"The Livestock Management Facilities Act was passed in Illinois in May 1996," said Funk, "requiring certification in livestock manure management for producers with more than 300 animal units. Certification must be renewed every three years, and producers with 300 to 999 animal units can choose from three options: attend a CLMT workshop, take a series of five quizzes on the Internet (www.livestocktraining.com), or pass the written exam given by the Illinois Department of Agriculture (IDOA). Producers with more than 1,000 animal units must attend the workshop or take the quizzes and pass the IDOA's written exam."
Loren Bode, ABE department head from 1994-2004, believed his department needed to take the lead on providing this training for producers. So Funk helped write the original curriculum for the workshops, and this curriculum was updated and used each year until 2000. "I would estimate we've seen more than 3,000 different people since our first year of operation," said Funk. "The response of the livestock producers was exemplary when we started. They wanted to make a good faith effort to get the certification process going. I give them a lot of credit."
In 2000, U of I collaborated with other land-grant universities and the USDA to write and test the Livestock and Poultry Environmental Stewardship National Curriculum, which is the current manual and source of state test questions. In 2002, the online quizzes were approved by the IDOA as an alternative to workshop attendance.
There are generally a dozen workshops held across the state from December through March. Some are species-specific (beef/dairy or swine), and Brad Beaver, manager of the IDOA's Livestock Facilities program, gives a presentation on the state's livestock regulations and administers the state examination at each workshop.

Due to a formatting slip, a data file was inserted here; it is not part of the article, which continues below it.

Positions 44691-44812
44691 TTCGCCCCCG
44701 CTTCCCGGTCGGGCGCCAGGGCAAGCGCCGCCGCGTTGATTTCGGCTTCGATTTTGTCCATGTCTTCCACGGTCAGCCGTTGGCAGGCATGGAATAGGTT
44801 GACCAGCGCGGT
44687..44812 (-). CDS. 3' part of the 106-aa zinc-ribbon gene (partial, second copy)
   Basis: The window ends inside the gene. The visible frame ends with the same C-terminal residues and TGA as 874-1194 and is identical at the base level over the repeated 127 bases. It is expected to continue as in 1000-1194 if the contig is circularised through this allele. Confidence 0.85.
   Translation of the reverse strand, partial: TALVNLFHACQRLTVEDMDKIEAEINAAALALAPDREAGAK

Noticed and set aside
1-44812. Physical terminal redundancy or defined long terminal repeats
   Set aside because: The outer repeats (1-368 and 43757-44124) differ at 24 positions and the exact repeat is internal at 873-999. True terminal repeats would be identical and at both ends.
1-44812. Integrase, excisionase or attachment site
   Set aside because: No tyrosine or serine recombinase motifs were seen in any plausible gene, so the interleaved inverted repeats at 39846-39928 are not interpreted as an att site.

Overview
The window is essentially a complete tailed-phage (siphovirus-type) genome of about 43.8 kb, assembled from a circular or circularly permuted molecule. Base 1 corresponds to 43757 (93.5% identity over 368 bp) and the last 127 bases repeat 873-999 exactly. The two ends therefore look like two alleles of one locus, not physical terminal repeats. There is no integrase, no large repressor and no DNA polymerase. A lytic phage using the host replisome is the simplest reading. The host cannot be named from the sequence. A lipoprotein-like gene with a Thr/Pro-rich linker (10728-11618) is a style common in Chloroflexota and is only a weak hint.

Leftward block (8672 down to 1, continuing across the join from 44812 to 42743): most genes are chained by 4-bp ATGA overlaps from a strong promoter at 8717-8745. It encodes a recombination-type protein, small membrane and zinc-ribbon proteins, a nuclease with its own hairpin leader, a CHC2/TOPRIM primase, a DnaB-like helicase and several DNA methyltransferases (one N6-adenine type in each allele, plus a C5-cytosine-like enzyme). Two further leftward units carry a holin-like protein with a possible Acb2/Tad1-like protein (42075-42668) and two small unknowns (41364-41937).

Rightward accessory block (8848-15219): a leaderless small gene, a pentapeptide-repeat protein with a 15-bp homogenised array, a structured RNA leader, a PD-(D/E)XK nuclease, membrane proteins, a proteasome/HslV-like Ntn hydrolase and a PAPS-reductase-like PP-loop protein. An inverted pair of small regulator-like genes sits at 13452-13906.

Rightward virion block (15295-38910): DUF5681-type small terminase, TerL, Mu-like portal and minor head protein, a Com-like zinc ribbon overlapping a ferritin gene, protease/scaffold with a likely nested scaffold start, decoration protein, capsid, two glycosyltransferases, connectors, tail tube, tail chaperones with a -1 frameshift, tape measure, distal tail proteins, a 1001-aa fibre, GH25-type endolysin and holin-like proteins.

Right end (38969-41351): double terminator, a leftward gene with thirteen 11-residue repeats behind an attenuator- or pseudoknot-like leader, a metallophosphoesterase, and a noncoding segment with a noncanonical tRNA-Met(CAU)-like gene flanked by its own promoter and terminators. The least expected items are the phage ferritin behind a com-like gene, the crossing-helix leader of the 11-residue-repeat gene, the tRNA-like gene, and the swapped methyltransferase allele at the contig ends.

Warren Goetsch, bureau chief of Environmental Programs for the IDOA, has supported the training program since its inception. "We believe strongly in the benefits of continuing education," said Goetsch. "Livestock production has certainly changed considerably over the past 15 years. From its beginnings until today, this program continues to provide livestock producers an opportunity to study the latest materials about the proper use and application of livestock manure and to demonstrate their commitment to environmentally responsible management of their production facilities."
Funk said he estimates more than 3,000 different people have gone through the program since 1997. "We probably see 10 to 20 percent new people each year, and the test pass rate has increased steadily around the state," he said. "We've introduced new technologies in areas such as odor control, carcass management and proper procedures for new construction.
"I believe the workshops have increased competence in environmental protection and helped reduce the environmental impact of manure handling procedures," Funk concluded. "Producers don't get into the business to manage manure. They see it as a cost, so we do everything we can to help them improve their manure management."